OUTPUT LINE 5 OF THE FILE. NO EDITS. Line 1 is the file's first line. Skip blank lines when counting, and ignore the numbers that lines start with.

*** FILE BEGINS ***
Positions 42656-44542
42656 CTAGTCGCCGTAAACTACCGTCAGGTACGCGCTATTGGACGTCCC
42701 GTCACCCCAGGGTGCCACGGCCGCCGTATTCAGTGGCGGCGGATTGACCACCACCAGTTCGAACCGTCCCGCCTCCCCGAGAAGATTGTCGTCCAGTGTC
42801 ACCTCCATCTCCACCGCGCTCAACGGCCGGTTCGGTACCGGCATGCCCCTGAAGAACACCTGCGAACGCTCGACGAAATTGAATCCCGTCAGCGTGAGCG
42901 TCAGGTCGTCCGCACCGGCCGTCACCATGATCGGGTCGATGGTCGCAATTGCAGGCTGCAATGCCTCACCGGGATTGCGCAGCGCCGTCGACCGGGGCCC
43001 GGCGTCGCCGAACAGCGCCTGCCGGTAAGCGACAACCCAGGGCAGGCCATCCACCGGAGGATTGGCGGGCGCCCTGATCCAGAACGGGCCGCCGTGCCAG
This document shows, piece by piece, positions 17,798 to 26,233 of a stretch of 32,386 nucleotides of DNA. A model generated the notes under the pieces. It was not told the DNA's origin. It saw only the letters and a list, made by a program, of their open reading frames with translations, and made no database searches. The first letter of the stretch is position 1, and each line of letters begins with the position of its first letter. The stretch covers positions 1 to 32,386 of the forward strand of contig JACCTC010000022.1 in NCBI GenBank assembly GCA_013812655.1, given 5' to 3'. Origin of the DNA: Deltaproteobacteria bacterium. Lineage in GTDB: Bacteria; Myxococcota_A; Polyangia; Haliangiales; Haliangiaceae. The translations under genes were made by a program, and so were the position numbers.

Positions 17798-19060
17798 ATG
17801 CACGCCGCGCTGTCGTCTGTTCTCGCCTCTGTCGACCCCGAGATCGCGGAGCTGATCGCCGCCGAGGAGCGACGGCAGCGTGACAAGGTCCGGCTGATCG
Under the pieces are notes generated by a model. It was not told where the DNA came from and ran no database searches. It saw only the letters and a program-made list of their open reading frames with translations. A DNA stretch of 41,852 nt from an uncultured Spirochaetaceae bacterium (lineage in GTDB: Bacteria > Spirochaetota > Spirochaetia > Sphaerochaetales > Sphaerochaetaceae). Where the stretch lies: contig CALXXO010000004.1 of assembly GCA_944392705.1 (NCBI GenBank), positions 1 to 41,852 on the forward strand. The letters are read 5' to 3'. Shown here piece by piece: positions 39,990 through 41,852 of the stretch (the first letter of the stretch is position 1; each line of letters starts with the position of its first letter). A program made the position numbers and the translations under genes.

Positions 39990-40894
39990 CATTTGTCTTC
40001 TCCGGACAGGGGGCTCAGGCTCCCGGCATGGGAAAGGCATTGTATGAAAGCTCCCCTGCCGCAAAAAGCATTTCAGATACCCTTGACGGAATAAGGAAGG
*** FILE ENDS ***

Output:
42901 TCAGGTCGTCCGCACCGGCCGTCACCATGATCGGGTCGATGGTCGCAATTGCAGGCTGCAATGCCTCACCGGGATTGCGCAGCGCCGTCGACCGGGGCCC